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- Southern Oregon starts June ahead of historically hot 2015 vintage
- Columbia Valley growers, winemaker look back on Mount St. Helens
- Salty fries and old Spätlese; the ’99 Bottles’ that made Andre Mack a somm
- Oregon wineries woo sports broadcaster Tony Kornheiser
- Walla Walla Valley Wine Alliance moves Celebrate to 2021
- Early freeze, drop in demand lead to smallest harvest for Washington wine since 2012
- Stock helps David Hill join ranks of B Corp wineries
- First markers for 2020 vintage include wet January, cool start to April
- In tune with Bells Up Winery in Oregon’s Chehalem Mountains
Washington State Wine Awards go beyond restaurants
For a decade, diners wanting to patronize restaurants that support Washington wineries used the Washington Wine Restaurant Awards for research.
The Washington State Wine Commission recently branded the contest as the Washington State Wine Awards, so starting next year, the public also will begin to learn of retailers, hotels and events that best showcase the state’s wine industry.
The commission’s 2013 celebration of restaurateurs and sommeliers who spotlight Washington wines will be staged Monday, Jan. 14, at McCaw Hall in Seattle.
Steve Burns created the awards program in 2002, two years before he ended his eight-year run as executive director of the wine commission. Winners of the inaugural 2003 awards included Barking Frog in Woodinville as Washington Restaurant of the Year and Shayn Bjornholm of Canlis in Seattle as Sommelier of the Year, while Lane Hoss of Anthony’s Restaurants earned the Walter Clore Honorarium.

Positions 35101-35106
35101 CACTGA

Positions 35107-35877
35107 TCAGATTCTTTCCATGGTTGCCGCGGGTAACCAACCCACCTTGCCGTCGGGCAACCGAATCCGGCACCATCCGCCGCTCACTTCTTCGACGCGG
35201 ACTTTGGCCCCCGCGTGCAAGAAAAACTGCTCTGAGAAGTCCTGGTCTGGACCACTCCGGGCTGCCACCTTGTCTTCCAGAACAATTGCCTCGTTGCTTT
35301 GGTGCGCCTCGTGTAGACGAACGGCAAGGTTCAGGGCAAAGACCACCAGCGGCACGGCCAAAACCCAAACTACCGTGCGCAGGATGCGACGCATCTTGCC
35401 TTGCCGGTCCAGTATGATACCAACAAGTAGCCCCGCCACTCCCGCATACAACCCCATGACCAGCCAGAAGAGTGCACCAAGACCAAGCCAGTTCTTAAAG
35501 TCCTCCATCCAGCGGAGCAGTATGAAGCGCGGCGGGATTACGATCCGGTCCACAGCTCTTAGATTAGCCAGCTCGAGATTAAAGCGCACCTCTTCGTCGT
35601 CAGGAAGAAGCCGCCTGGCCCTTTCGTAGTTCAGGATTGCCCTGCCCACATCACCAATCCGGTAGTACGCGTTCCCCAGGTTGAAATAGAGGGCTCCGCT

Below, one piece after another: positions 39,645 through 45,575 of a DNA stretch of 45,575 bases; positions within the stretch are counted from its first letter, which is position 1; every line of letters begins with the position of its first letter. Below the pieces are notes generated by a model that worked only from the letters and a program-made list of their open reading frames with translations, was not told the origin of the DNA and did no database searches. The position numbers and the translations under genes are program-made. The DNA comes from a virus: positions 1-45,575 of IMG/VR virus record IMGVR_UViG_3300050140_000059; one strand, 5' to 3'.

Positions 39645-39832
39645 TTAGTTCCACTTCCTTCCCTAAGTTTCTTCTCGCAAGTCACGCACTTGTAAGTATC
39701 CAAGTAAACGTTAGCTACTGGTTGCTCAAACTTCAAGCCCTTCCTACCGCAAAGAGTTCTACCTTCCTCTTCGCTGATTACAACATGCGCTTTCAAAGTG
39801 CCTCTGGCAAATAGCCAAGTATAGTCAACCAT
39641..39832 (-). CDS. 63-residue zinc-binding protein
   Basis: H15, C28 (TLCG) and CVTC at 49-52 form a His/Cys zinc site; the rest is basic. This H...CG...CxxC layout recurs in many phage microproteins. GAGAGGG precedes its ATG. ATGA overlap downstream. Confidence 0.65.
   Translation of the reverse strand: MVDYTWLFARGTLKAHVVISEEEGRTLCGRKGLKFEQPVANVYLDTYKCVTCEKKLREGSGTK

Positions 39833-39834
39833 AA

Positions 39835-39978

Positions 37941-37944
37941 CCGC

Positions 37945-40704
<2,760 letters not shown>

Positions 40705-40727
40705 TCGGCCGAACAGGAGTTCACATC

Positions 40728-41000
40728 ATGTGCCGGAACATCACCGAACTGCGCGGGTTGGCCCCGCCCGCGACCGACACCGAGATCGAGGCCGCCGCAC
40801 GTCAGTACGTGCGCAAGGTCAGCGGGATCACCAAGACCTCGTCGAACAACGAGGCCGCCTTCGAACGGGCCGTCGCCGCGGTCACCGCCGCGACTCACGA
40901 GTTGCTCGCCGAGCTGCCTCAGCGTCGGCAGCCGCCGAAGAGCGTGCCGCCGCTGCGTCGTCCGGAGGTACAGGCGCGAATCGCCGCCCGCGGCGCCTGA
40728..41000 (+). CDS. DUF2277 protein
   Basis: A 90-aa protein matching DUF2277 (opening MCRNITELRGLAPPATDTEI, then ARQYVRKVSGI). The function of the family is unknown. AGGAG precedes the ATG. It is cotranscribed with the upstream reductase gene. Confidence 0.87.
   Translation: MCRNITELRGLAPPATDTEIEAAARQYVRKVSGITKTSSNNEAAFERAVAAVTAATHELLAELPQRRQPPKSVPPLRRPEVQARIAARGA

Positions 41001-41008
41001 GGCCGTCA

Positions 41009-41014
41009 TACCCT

The 2013 awards will add several categories and tiers, among them Best Hotel, Best Retailer, Best Event/Promotion, Tourism Champion of the Year, Tourism Concierge of the Year, Best Salesperson and Best Distributor/Wholesaler.
The top restaurant and top retailer each receive a goblet created by gaffer Jason Christian of The Seattle Glassblowing Studio. Winemakers, winery representatives and growers – the folks who fund the wine commission – make up the selection committee, said Monica Buntha, WSWC marketing manager.
Wine Press Northwest uses these awards to help identify restaurants deserving of its Match Maker chef/restaurant profiles. During the magazine’s first 15 years, the list of restaurants includes Anthony’s at Spokane Falls, Brix 25 in Gig Harbor, Sun Mountain Lodge in Winthrop, Waterfront Seafood Grill in Seattle and Wild Ginger in Seattle.
And Wine Press Northwest affectionately re-named it annual Great Northwest Wine List Competition “The Herbies” — a lasting tribute to the work and dedication of The Herbfarm’s co-proprietor Ron Zimmmerman. The Herbfarm has earned several accolades from the wine commission during the first 10 years, including Restaurant of the Year in 2005.
The deadline to enter or nominate was Dec. 7, and the awards ceremony is limited to trade and media. The four-hour program begins at 3 p.m., and RSVP is required by Jan. 10.